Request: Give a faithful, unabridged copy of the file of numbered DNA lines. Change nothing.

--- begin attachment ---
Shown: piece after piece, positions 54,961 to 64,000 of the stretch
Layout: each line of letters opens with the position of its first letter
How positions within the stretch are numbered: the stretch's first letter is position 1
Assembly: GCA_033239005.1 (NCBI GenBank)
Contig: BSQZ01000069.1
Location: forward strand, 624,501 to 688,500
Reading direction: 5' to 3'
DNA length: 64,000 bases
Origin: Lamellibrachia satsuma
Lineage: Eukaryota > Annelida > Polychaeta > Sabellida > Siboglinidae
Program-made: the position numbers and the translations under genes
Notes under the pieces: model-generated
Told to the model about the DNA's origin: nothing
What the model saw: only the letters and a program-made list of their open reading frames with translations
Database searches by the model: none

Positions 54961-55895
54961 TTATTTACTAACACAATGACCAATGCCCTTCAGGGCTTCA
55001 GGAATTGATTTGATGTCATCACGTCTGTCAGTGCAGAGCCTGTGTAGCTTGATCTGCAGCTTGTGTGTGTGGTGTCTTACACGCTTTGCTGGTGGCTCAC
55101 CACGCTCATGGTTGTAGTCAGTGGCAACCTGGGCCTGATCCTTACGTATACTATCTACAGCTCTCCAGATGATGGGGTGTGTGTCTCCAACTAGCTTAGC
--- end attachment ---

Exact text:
Shown: piece after piece, positions 54,961 to 64,000 of the stretch
Layout: each line of letters opens with the position of its first letter
How positions within the stretch are numbered: the stretch's first letter is position 1
Assembly: GCA_033239005.1 (NCBI GenBank)
Contig: BSQZ01000069.1
Location: forward strand, 624,501 to 688,500
Reading direction: 5' to 3'
DNA length: 64,000 bases
Origin: Lamellibrachia satsuma
Lineage: Eukaryota > Annelida > Polychaeta > Sabellida > Siboglinidae
Program-made: the position numbers and the translations under genes
Notes under the pieces: model-generated
Told to the model about the DNA's origin: nothing
What the model saw: only the letters and a program-made list of their open reading frames with translations
Database searches by the model: none

Positions 54961-55895
54961 TTATTTACTAACACAATGACCAATGCCCTTCAGGGCTTCA
55001 GGAATTGATTTGATGTCATCACGTCTGTCAGTGCAGAGCCTGTGTAGCTTGATCTGCAGCTTGTGTGTGTGGTGTCTTACACGCTTTGCTGGTGGCTCAC
55101 CACGCTCATGGTTGTAGTCAGTGGCAACCTGGGCCTGATCCTTACGTATACTATCTACAGCTCTCCAGATGATGGGGTGTGTGTCTCCAACTAGCTTAGC